Concord Monitor: Bill to broaden sex offender list

By Annmarie Timmins, Monitor Staff (original article)

Lawmakers are considering vastly expanding the public sex offender registry to include not only more crimes like some Peeping-Tom incidents and indecent exposures, but also the names of people who’ve victimized adults. The public list now identifies only child molesters.

The proposed legislation, introduced in part to bring New Hampshire in line with federal requirements, would also allow the police to collect more information from offenders, including cell phone numbers, e-mail addresses, online screen names and DNA if it hasn’t already been collected.

HB1640 House public hearing

The public hearing for this bill was held before the Criminal Justice and Public Safety Committee on 2008-02-05 at 10:30. Laurie, Jeremy, and Mark Warden attended, along with Denis Goddard, Research Director of the New Hampshire Liberty Alliance, and a few other NHLA activists.

Rep. Cynthia Dokmo testified to the committee first, explaining the purpose of HB1640 in detail. Mark Warden was the first member of the public to be called to testify, and he gave detailed testimony as to the money issues with this bill. An excerpt:—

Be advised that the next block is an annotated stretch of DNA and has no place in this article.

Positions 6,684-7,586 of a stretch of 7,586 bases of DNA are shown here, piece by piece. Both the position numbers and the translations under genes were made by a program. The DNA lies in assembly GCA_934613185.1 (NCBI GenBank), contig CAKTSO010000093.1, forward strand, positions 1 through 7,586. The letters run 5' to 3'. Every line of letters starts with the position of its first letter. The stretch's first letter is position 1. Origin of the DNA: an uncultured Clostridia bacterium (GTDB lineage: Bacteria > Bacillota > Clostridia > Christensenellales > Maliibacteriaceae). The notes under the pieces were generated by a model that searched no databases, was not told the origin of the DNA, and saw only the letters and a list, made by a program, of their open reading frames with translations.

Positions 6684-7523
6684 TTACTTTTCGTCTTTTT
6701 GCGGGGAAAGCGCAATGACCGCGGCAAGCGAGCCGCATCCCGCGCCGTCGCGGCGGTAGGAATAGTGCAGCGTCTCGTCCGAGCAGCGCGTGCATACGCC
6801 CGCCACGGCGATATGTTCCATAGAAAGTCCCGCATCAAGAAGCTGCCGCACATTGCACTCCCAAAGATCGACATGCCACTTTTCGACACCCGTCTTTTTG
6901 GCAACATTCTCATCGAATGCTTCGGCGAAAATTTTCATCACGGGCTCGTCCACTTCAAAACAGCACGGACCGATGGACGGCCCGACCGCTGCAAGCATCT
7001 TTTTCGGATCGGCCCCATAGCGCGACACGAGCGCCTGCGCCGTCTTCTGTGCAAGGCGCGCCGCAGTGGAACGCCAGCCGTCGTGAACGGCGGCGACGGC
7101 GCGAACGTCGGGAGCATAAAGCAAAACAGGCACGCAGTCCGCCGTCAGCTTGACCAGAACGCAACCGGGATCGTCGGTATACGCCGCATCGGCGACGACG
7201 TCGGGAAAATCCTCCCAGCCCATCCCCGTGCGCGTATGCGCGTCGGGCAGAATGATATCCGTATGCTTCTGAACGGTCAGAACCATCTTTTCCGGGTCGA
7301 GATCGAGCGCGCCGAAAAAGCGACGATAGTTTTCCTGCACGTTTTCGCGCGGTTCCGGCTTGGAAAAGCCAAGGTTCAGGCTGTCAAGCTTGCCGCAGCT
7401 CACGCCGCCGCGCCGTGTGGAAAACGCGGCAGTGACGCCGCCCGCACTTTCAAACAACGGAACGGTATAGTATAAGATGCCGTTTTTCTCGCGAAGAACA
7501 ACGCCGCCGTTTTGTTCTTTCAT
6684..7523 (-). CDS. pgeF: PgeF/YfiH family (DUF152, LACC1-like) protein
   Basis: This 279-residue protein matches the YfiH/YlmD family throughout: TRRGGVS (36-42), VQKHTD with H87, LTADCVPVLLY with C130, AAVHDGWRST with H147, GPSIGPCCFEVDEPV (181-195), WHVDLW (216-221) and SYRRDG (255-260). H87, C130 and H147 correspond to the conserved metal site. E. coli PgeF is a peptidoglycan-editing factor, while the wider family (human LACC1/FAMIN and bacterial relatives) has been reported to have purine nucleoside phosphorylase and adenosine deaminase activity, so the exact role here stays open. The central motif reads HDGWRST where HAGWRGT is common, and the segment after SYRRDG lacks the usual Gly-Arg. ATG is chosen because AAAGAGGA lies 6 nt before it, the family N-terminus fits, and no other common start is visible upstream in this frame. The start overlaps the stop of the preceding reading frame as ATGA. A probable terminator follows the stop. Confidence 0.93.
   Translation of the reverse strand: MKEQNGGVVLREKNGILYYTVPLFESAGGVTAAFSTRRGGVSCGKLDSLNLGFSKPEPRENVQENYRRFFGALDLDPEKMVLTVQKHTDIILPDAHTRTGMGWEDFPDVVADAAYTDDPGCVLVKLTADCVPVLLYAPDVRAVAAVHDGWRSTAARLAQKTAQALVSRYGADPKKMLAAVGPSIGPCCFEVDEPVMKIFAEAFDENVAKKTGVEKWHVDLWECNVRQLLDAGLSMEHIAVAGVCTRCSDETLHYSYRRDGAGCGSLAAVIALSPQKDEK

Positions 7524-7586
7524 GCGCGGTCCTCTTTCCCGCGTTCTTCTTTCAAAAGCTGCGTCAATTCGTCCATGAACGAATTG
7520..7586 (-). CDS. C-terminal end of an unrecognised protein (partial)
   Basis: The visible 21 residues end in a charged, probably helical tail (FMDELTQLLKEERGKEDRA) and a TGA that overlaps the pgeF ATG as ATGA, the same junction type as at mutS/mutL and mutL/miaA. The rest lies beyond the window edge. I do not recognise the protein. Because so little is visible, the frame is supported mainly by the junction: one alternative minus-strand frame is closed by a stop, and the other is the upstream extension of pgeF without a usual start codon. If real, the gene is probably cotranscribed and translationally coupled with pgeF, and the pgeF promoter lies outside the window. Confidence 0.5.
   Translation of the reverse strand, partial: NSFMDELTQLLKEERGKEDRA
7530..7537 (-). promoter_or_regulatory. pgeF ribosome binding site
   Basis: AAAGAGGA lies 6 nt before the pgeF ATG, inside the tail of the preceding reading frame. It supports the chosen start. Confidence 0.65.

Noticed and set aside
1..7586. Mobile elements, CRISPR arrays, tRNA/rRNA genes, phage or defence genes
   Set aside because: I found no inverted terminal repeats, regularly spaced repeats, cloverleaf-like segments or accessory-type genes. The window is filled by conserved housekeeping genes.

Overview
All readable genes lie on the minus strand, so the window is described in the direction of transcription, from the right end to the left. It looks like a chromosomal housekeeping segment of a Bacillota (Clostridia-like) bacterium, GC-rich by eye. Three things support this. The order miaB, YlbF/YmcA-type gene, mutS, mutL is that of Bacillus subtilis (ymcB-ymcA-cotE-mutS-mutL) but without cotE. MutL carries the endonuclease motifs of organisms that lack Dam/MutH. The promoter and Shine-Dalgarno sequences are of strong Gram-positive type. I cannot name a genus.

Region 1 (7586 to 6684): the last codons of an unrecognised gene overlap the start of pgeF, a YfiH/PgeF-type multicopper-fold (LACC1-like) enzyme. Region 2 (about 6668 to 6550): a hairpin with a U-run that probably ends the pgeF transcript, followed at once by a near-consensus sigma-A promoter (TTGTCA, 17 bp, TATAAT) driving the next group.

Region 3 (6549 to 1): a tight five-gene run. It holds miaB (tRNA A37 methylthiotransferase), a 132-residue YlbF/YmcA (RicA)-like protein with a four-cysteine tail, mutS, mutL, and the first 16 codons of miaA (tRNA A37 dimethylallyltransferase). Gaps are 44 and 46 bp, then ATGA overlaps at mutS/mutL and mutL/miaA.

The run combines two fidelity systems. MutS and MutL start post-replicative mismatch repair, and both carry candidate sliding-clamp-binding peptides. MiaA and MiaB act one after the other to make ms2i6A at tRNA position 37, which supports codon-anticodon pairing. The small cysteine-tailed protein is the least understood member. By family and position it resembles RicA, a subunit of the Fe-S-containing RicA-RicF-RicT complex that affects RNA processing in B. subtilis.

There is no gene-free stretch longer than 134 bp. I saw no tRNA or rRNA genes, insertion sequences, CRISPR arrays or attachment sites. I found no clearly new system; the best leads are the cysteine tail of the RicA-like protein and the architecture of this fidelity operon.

With the latest appropriation out of Congress for [the Byrne Grant] program being slashed by 67%, the amount left for states and municipalities has decreased substantially. And of the money that will continue to come in, we only stand to lose 10% of the amount if we are not in compliance. By my estimation, that forfeited amount will only be about $75,000. Yet the fiscal note on this bill from the department states that these changes will cost over $116,000 the first year, along with additional costs of compliance and personnel ad infinitum.

Spending $116,000 to keep $75,000. Need more be said?

HB1640 (2008)

HB1640, titled “an act relative to the classification of convicted sex offenders and offenders against children,” is New Hampshire’s attempt at complying with the federal Adam Walsh Act (AWA). We’ve identified a large number of serious problems with this bill, and thus we oppose its passage in its current form.

HB1481 (2008)

We weren’t involved in this fight, but we’d like to thank Carl Soderstrom and the New Hampshire Liberty Alliance for getting this bill killed.

HB1481, titled “an act relative to identification of registered sex offenders on the state website,” is a bill that would, among other things, repeal the following portion of RSA 651-B:1:—